Starting June 1st, our hospital has mandated the mental health unit staff to start wearing nursing garb, i.e. scrubs. We’ve always had to option to wear those instead of the civvies that has been standard wear for psych units for decades. One of the reasons why out administration decided to do this was because they wanted to eliminate the wearing of hoodie sweatshirts. I guess they finally got a clue that people wear hoodies so that the cameras that surround the hospital hallways cannot identify them. As I post this, I would have been wearing my uniform the previous night.
Another thing our bosses wanted us to do was group therapy on the night shift. That would be difficult to squeeze in between the time we report to work at 7 p.m. and 10 p.m. when the patients go to bed. I commented facetiously during a staff meeting that maybe I could conduct group therapy while passing snacks at 8 p.m. Pass the patient a snack and ask him/her how the day went and if he/she met her goals for the day. If not, what he/she could have done better to achieve those goals. In the meantime, the rest of the hungry masses (and they are always hungry) wait in line for their turn. Then a group riot ensues… Just stating the worst case scenario.
In reality, this is how the night shift schedule works out: at 7 p.m. we report for duty and until 7:30, we listen to report from the day shift. At 7:30, we do our rounds, check on how our assigned patients are doing (first we have to make sure that they haven’t run away, and are still alive). The mental health workers do this while the RN’s talk to their patients. It is also in this span of time that patients get visits from family and friends until 8 p.m. The LVN’s on the other hand are getting the medications ready for the evening. At 8 p.m. we serve snacks to all the patients. They line up in the dining room and we pass out whatever the dietary department left for snacks: sandwiches, or fruit cups, or yogurt, plus juice and milk. This can be quite chaotic since everyone wants their share plus more. Some patients want a second helping even when the others haven’t had their first helping yet. Also at 8 o’clock, we offer free phone calls on the hospital phone and there is another queue in the hallway for that. Some patients do their phone calls first, then come to the dining room to get their snack or vice versa. Did I mention that we also check the patient’s vital signs at that time? There is another line in the hallway for that and we have to do orthostatic blood pressures and pulses which take time especially that we almost always have 30 to 36 patients. This takes about an hour and a half to finish.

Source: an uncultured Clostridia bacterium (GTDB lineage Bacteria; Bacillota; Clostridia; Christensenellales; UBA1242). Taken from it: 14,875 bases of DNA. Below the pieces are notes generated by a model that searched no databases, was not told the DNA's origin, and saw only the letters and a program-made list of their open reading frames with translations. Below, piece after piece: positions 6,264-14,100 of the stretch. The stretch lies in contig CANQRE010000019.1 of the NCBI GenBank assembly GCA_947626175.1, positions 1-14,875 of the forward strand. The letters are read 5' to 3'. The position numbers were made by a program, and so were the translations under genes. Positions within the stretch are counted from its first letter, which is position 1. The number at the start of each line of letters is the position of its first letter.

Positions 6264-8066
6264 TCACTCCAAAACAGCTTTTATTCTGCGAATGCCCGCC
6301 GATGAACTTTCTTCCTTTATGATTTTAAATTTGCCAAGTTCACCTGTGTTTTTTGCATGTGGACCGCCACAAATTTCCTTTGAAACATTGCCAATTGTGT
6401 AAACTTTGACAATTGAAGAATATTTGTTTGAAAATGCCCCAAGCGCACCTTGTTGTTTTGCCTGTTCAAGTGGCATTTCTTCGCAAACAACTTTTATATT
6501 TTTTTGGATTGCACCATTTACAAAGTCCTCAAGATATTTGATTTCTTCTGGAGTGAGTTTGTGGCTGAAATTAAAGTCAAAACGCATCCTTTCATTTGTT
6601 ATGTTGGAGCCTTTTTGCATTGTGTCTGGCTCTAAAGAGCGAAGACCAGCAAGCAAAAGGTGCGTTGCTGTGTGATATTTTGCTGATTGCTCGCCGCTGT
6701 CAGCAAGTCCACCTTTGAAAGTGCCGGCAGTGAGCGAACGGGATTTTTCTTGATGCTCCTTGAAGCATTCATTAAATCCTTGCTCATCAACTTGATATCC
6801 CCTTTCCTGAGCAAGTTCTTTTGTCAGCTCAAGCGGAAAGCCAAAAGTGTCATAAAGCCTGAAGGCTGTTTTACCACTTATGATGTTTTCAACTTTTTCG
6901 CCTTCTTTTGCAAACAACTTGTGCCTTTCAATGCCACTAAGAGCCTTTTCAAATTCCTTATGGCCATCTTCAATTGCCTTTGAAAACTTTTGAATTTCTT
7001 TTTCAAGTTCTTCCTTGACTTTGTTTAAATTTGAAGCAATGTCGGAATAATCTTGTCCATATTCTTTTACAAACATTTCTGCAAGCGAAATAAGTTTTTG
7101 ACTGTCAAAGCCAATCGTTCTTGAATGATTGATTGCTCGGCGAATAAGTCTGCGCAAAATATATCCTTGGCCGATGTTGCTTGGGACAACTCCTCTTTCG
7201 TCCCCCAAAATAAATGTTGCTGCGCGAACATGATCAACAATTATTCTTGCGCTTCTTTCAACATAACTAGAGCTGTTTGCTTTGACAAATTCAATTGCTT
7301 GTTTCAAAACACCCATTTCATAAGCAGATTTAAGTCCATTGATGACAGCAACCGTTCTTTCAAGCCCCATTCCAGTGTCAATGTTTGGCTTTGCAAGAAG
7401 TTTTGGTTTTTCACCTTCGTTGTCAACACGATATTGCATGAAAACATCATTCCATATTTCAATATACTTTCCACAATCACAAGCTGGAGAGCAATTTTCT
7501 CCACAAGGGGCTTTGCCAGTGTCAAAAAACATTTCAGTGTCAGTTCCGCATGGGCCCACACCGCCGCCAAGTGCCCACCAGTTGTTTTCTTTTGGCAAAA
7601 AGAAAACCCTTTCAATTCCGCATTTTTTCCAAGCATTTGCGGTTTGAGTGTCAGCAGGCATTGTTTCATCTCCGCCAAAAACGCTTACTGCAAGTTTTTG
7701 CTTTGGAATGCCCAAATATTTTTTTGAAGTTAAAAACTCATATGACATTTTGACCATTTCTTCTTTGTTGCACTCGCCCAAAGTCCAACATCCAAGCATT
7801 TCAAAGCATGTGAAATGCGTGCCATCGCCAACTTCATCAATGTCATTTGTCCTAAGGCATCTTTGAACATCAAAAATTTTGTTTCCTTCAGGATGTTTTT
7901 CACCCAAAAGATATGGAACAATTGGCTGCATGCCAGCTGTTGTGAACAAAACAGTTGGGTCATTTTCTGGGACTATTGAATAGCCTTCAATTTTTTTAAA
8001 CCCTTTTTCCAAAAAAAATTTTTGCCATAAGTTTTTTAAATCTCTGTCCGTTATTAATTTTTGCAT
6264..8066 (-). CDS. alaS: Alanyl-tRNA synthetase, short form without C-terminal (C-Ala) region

So there is a constant flow between the hallway and the dining room. How are you supposed to conduct group therapy that way? By 8:30, the medication nurses are ready to pass medications and that requires a separate line in the dayroom area where the medication room window is. So there are actually 4 activities going on at the span of time between 8 to 9 p.m. After that, at 9:15, we conduct the last smoke break of the day, which lasts till 9:30, and finish off the remaining vital signs. Most of the patients go to bed after that and a lingering few watch TV until 10 p.m. after which we close the TV room so that the housekeepers can clean it up before they leave for the night. As you can see by now, the schedule is tightly packed between 7 and 10 p.m. and squeezing a group therapy session in there would be an exercise in futility. Of course the bosses who told us we should do group therapy has never worked the night shift or even observed what goes on in the evenings. Go figure.
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